Anyone looking for a companion to the GoF Design Patterns book will be *sorely* disappointed in AntiPatterns. This is not a "bad apples" version of architecture patterns. Instead, it devotes itself to describing symptoms resulting from failed or missing processes. As far as being a process book, it's barely average. It has some good insights and might help a manager spot emerging problems, but much of the advise is too generalized to be of much applied use.
You can tell that this book was written by four seperate people. One of them did an outstanding job (making about 1/4 of the book 5 stars). He describes solutions with detail and clarity. One does a decent job. Two of them are clearly jargon blowhards who have trouble completing a thought. Their chapters offer no detailed advice on what action to take but rather generalize and summarize on vague remedies. For instance, "put more money into architecture" is one fortune cookie they offer.
I wish they had a critical eye preview the book and point out all of their holes -- both in supportive argument and in solution description. Often times a paragraph introduces a concept, and the author neither explains it nor offers any futher reading.
The book is spotted with questionable "evidence" supporting their opinions.
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Most Recent Customer Reviews
3.0 out of 5 stars Off target for what I was after
I'd previously bought the Management Anti-patterns book, which is excellent. There were a couple of references to this book that intrigued me, so I followed up and got this one. Read more
Published 7 months ago by Paul Edwards
5.0 out of 5 stars insightful
Anybody who has ever been in a large group and tried to get something accomplished will appreciate this book. Read more
Published 15 months ago by Amazon Customer
4.0 out of 5 stars Really good lay of the land and hope for the future of software...
AntiPatterns brings to light a previously unaddressed problem with the way software is currently developed. Read more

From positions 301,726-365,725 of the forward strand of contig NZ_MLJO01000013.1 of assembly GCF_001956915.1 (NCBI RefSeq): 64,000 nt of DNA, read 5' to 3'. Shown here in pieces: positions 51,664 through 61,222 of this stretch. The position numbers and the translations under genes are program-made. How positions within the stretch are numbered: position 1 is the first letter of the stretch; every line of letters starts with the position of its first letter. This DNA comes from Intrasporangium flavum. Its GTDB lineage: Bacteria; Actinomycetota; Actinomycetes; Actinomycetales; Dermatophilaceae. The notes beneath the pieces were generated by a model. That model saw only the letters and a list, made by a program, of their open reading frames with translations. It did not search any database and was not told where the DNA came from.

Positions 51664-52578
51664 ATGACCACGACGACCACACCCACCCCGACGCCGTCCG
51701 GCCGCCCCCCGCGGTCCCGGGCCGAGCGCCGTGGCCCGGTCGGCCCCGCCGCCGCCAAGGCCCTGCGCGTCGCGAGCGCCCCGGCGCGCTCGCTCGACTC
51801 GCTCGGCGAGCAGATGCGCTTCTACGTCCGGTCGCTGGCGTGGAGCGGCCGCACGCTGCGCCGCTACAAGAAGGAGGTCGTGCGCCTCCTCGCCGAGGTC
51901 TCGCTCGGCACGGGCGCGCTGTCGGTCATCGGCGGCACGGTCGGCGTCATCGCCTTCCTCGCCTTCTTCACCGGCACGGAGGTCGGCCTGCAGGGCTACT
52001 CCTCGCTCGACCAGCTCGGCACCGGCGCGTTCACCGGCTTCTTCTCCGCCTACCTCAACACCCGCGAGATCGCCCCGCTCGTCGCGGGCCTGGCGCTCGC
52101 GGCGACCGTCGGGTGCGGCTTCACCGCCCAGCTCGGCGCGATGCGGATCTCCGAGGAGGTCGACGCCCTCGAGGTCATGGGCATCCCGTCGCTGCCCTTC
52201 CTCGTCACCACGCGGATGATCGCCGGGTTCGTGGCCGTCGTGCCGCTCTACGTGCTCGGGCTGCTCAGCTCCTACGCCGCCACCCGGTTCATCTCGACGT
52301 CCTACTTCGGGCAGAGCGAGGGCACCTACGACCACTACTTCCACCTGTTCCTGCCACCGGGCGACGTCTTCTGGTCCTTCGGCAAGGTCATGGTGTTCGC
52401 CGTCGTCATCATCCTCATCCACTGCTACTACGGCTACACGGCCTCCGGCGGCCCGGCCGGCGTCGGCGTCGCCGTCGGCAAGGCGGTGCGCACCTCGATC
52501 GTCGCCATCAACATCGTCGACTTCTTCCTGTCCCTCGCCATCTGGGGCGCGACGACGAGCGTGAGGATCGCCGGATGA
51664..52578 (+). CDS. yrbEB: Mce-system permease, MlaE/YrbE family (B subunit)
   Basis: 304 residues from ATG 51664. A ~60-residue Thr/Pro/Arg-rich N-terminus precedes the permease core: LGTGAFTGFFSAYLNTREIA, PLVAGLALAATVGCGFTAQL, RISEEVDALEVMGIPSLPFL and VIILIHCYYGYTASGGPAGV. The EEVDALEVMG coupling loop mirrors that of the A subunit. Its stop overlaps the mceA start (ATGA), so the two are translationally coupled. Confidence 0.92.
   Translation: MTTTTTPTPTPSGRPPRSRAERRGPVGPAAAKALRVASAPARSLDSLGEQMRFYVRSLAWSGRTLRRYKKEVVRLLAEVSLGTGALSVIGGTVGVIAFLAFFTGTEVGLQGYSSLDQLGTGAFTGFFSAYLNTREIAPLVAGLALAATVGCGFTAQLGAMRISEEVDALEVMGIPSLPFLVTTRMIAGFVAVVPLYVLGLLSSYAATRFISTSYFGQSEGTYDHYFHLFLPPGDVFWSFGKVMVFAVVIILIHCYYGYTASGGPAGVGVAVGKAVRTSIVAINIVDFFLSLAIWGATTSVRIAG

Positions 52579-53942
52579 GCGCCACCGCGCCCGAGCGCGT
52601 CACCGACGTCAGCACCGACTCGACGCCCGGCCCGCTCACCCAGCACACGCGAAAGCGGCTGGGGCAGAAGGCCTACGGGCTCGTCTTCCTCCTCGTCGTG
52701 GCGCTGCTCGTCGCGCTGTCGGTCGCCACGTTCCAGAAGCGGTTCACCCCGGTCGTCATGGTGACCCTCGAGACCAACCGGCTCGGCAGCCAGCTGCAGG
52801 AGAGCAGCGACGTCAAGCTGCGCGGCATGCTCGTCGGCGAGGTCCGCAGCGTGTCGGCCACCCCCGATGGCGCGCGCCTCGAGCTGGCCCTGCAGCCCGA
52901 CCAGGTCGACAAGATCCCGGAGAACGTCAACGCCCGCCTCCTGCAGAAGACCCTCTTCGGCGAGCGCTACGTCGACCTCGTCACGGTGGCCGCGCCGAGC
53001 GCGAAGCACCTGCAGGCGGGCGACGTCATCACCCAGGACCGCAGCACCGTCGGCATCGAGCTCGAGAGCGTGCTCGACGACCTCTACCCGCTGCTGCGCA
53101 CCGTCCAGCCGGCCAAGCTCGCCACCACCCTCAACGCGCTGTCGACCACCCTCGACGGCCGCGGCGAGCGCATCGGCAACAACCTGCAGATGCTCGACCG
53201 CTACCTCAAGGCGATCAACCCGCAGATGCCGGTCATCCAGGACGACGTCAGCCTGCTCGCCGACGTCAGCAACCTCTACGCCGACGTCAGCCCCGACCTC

Published 15 months ago by Aaron S Vannatter
4.0 out of 5 stars Reality in front of us
This book showed me the reality: problems in management and development. And then a solution appears to every problem. These problems repeat again and again over time. Read more
Published on April 18, 2011 by Alexis Henríquez
5.0 out of 5 stars lots of good stuff
A must read, in addition to reading "Design Patterns". A good compilation of reasons and events why many software projects fail in our days. Read more
Published on April 24, 2007 by Baskin I. Tapkan
3.0 out of 5 stars worth a read
This book starts slowly. I put it down more than once before I got as far as the catalog of anti-patterns. Read more
Published on March 26, 2007 by Greg Klinkel
4.0 out of 5 stars helps to improve situation in software projects
I bought this book eight years ago in January 1999.

At that time I was employed with a company, which had

several anti patterns in use. Read more
Published on January 22, 2007 by Edward Zeh
4.0 out of 5 stars The dark side of software development
Developers might say that the many chapters in this book about managing (projects) makes it a management book. Read more
Published on November 6, 2005 by Simon Laub
2.0 out of 5 stars And the next thing you know your momma is a pattern
Printed in 1998 this book is likely to have been in the works in 1996-1997, the very beginning of the patterns movement. Read more
Published on July 17, 2005 by Dmitry Dvoinikov
4.0 out of 5 stars A good start
Now that Design Patterns have been in the main stream for a decade or so, the idea is ready for rejuvenation. "Antipatterns" does a good job at its part of that update. Read more
Published on April 25, 2004 by wiredweird